Raymond Chandler Noir with a Supernatural Twist
Newly released by Crystal Lake Publishing is Douglas Wynne’s latest novella, The Wind in My Heart, a hardboiled detective crime noir story, steeped heavily in Tibetan Buddhism and with a hint of the supernatural. In his almost ten-year career as a writer, Wynne has straddled a variety of genres, trying his hand at thrillers, crime drama, dark fantasy, but rarely straying too far from his horror roots. The Wind in My Heart reflects his penchant for combining genres to produce something truly unique, resulting in a book that defies definition.
Miles Landry is a down on his luck PI, short on clients and even shorter on cash. Struggling to move on from his troubled past, and make ends meet, he reluctantly accepts a job from an aging Buddhist monk that may be the strangest case of his career.
The streets of New York City are being terrorized by a killer known only as the Chinatown Monster. His client believes that the killer may be the current reincarnation of a troubled former student. Landry is sceptical, but agrees to take the case, but the deeper he digs the less his rational mind can explain, and to solve the case he will need to open his mind to strange and disturbing possibilities before the body count rises.
The Wind in My Heart is a difficult book to review because I have honestly never read anything quite like it before. The crime noir influences of writers like Raymond Chandler and James M. Cain are worn proudly on its sleeve, and religious imagery and historical background on Buddhist history feature heavily and are a constant presence throughout. It makes for an interesting pairing, one that I thought worked exceptionally well, for the most part, barring odd moments where the pacing is brought down slightly with overlong detail and trivia on Buddhism and Tibetan history. More often than not, it enlightens and enriches the story, but it does overstep once or twice.
It plays its cards very close to its chest in regards to the supernatural element. It is explicitly stated early on that the murders that serve as the story’s catalyst may have a paranormal perpetrator, but the truth of this is only hinted at throughout, until the final pages when all is finally revealed and I very much enjoyed the mystery this presented. The main character, Landry, is given an interesting backstory, enough to set him apart from the huge list of literature’s supernatural detectives, but I never felt we really got a chance to get to know what makes him tick. I do think the stakes could have been lifted if we’d had more focus on his thoughts and less on his actions.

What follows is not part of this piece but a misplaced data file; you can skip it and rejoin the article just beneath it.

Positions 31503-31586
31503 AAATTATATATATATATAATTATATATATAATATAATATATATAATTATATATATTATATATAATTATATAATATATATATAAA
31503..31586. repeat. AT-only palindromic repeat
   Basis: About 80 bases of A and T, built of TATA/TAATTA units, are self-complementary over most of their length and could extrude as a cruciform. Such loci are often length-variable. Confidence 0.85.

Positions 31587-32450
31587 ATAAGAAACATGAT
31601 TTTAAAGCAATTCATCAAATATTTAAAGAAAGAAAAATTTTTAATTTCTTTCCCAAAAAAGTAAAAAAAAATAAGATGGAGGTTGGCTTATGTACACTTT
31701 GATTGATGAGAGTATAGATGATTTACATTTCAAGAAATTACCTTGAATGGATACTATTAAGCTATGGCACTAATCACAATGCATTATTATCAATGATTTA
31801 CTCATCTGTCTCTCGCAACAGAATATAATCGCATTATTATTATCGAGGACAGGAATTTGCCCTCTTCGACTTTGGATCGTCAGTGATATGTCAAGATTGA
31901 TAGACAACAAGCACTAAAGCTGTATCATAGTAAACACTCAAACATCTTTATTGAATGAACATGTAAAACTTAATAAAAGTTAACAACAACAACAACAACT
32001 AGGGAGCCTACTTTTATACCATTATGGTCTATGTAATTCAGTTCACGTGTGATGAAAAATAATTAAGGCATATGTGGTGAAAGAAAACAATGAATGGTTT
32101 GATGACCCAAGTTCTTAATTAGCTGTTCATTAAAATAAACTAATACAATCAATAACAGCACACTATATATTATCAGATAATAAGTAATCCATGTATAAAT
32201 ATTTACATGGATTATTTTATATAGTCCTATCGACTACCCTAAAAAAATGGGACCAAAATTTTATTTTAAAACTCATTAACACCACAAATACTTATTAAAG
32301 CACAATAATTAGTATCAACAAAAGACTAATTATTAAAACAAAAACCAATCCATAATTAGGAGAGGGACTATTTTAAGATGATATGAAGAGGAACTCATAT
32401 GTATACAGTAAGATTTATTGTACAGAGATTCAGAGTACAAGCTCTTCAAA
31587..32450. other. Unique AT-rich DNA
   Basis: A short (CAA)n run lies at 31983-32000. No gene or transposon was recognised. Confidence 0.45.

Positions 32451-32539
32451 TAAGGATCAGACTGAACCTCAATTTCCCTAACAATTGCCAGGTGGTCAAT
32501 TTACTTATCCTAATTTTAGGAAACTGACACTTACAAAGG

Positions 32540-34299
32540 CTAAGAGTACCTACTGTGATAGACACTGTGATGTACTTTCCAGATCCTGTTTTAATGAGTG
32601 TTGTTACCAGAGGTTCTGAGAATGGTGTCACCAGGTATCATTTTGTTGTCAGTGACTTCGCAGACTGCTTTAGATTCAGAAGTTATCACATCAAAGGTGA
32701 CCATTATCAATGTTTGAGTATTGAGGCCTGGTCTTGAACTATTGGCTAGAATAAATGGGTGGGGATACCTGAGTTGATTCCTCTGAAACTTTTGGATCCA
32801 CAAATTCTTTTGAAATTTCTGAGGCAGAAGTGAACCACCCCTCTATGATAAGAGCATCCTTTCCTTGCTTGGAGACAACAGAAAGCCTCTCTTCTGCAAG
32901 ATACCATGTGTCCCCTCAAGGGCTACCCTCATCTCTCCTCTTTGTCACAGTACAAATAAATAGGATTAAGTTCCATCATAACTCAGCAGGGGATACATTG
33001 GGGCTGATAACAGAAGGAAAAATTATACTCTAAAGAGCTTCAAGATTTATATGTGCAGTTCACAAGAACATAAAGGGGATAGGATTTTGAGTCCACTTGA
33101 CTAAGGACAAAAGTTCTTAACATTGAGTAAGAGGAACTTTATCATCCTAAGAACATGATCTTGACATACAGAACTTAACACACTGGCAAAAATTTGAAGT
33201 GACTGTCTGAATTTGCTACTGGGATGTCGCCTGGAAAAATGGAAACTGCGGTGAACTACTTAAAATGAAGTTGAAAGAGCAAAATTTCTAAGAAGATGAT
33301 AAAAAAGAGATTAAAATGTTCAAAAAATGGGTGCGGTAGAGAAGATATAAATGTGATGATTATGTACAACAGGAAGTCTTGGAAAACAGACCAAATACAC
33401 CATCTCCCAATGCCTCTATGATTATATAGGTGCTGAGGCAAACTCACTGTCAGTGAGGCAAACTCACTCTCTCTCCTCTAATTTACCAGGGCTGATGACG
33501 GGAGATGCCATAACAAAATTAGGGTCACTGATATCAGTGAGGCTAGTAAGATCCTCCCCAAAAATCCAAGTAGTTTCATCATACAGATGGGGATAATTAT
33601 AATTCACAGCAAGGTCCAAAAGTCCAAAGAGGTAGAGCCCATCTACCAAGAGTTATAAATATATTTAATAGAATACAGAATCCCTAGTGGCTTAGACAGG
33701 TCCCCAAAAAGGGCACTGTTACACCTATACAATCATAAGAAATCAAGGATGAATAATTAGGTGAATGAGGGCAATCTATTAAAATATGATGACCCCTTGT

A genre-bending, gritty tale weaving seemingly disparate themes of Tibetan mysticism with the tropes of the classic detective noir to deliver something unique to appeal to horror and crime fans alike. Regardless of which camp you fall into, I can safely say you have never read anything quite like The Wind in My Heart
The Wind In My Heart by Douglas Wynne
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Product prices and availability are accurate as of the date/time indicated and are subject to change. Any price and availability information displayed on [relevant Amazon Site(s), as applicable] at the time of purchase will apply to the purchase of this product.
The police attribute the killings to Chinatown gang warfare. Miles–skeptical of the supernatural–is inclined to agree. But what if the monster he’s hunting is more than a myth?
DescriptionMiles Landry is trying to put violence behind him when he takes up work as a private detective focused on humdrum adultery cases. But when a Tibetan monk hires him to find a missing person, things get weird fast. Charged with tracking down the reincarnation of a man possessed by a demonic guardian from the Tibetan Book of the Dead, Miles is plunged into a world of fortune-tellers, gangsters, and tantric rituals. The year is 1991 and a series of grisly murders has rocked New York City in the run up to a visit from the Dalai Lama. The police attribute the killings to Chinatown gang warfare. Miles–skeptical of the supernatural–is inclined to agree. But what if the monster he’s hunting is more than a myth?
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